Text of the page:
• Music as a language of cultural expression
• Indigenous languages and cultures/language revitalization
• The politics of language and culture
• Trans or intercultural languages
• English as the global language/“American” as the global culture?
• Cultural expression in speech behavior
• Cultural outcomes/products of language (hybridity, creolization, metissage, mestizaje)
• The manipulation of language for cultural/political purposes
• Race, language and culture
• Semiotics/semantics/sign language
• Visual language/visual culture/aesthetics
• The visual word (comic books/graphic novels/political cartoons)
• Art, language and culture
• Literature and cultural expression
• Food and clothing as cultural expressions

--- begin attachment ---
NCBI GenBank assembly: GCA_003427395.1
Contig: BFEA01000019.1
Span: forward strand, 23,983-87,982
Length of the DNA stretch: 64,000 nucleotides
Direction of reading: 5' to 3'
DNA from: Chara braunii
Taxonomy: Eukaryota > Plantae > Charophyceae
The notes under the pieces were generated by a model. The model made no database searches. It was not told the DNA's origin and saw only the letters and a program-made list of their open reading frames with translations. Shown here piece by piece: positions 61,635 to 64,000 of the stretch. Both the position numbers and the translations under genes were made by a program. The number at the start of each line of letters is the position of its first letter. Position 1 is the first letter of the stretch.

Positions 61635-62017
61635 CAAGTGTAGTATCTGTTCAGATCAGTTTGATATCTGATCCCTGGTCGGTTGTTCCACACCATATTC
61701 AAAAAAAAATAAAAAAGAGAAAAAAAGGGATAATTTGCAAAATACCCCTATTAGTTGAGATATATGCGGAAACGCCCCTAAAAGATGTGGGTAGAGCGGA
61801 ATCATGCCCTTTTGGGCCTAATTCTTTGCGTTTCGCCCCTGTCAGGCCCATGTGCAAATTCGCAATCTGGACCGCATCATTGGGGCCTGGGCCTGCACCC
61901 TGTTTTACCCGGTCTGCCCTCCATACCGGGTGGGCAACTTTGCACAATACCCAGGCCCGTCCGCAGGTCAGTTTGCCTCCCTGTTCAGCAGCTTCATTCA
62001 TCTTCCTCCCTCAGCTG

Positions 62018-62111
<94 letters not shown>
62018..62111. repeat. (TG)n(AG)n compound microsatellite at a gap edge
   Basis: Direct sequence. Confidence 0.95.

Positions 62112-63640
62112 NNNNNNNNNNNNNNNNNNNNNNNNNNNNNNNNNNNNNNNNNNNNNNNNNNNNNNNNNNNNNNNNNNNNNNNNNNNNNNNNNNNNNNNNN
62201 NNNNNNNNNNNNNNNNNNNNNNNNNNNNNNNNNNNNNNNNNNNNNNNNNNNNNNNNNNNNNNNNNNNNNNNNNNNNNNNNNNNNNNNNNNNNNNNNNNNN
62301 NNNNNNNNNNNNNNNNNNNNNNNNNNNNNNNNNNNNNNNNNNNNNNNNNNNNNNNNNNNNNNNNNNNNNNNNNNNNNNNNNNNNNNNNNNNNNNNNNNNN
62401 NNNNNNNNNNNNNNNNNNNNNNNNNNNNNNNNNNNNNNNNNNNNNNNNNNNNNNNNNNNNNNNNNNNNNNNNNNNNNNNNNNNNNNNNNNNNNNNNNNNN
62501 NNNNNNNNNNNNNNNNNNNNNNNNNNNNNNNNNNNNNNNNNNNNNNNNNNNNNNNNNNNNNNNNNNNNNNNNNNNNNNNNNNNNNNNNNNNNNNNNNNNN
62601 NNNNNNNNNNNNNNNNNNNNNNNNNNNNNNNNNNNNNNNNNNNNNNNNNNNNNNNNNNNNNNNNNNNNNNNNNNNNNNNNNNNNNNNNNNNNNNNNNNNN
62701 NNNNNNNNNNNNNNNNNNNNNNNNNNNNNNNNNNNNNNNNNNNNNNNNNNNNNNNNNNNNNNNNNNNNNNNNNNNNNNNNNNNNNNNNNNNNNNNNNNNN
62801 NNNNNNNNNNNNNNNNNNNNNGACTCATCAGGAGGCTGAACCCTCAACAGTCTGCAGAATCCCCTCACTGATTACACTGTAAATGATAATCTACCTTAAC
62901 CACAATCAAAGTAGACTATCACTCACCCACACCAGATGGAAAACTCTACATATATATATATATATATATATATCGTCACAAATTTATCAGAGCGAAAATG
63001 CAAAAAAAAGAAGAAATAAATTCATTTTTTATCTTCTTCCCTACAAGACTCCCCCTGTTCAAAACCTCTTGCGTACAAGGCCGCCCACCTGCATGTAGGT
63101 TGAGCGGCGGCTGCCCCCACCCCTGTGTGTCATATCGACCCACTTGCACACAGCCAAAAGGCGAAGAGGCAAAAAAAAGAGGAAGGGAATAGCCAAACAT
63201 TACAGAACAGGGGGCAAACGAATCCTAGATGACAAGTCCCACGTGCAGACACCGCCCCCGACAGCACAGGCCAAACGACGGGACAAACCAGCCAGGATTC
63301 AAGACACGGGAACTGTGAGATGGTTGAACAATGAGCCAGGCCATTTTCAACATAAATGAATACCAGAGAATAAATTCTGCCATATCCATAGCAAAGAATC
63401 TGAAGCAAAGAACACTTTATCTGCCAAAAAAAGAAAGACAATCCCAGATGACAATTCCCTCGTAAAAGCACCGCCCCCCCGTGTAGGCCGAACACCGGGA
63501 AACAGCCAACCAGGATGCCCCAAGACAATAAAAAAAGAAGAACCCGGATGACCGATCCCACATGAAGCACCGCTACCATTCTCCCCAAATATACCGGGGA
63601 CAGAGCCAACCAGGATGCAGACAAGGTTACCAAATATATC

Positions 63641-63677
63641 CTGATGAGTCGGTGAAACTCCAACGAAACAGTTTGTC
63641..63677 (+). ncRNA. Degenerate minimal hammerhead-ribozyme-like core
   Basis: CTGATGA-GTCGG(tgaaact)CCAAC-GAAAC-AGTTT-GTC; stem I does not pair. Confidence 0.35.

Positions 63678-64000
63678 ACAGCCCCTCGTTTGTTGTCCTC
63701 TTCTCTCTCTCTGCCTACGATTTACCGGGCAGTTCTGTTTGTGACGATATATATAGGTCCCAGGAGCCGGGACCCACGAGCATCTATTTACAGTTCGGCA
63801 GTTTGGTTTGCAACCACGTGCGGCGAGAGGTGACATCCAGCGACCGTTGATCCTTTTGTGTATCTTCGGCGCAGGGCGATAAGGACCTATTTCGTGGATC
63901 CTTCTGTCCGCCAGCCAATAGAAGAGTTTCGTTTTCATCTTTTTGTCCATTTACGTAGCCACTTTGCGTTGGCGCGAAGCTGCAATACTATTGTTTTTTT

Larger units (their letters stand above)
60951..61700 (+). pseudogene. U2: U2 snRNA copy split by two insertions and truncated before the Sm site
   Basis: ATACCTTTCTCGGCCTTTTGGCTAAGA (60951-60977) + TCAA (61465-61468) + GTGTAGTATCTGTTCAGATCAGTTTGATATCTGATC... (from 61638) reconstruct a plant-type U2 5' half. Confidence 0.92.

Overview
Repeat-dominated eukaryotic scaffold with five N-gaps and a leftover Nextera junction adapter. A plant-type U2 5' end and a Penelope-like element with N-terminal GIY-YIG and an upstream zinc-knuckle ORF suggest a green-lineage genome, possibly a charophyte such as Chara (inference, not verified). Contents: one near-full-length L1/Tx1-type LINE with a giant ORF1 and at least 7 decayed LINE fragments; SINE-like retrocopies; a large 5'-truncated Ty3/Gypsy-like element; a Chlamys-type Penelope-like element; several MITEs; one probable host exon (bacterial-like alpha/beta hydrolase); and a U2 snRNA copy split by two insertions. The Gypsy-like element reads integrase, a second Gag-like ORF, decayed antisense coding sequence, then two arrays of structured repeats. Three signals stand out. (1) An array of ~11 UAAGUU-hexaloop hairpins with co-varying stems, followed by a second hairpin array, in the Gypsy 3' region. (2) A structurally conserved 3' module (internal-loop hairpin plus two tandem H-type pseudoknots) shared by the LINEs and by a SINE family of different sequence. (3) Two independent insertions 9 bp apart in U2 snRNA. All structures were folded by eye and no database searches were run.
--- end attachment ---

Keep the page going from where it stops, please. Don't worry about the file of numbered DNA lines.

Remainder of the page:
• Performance as a language of cultural expression
• Oral traditions (griots, storytelling, folktales, street poetry) as cultural expressions
• Domestic arts (quilting, weaving, pottery, and needlework) as cultural expressions
• Language and American identity
• The body as a language of cultural expression
• Self-writing (travel writing, journals, diaries, and memoirs) as cultural expressions
• Translation/interpretation/adaptation of language
• Language as cultural resistance/subversion
• Design/architecture as languages of cultural expression
• Artificial languages/constructed languages/technolanguages
• Pedagogical applications of language and culture
• The limits of language, especially for cultural expression
The time allowance for all presentations is 20 minutes. An additional 10 minutes will be provided for discussion.
Proposals for papers, panels, performances, exhibits, and other modes of creative expression should be sent to Tanfer Emin Tunc (email@example.com) and should consist of a 250–300 word abstract in English, as well as a 1–2 paragraph biographical description for each participant.
• Deadline for submission of proposals: April 30, 2010
• Notification for acceptance of proposals: August 1, 2010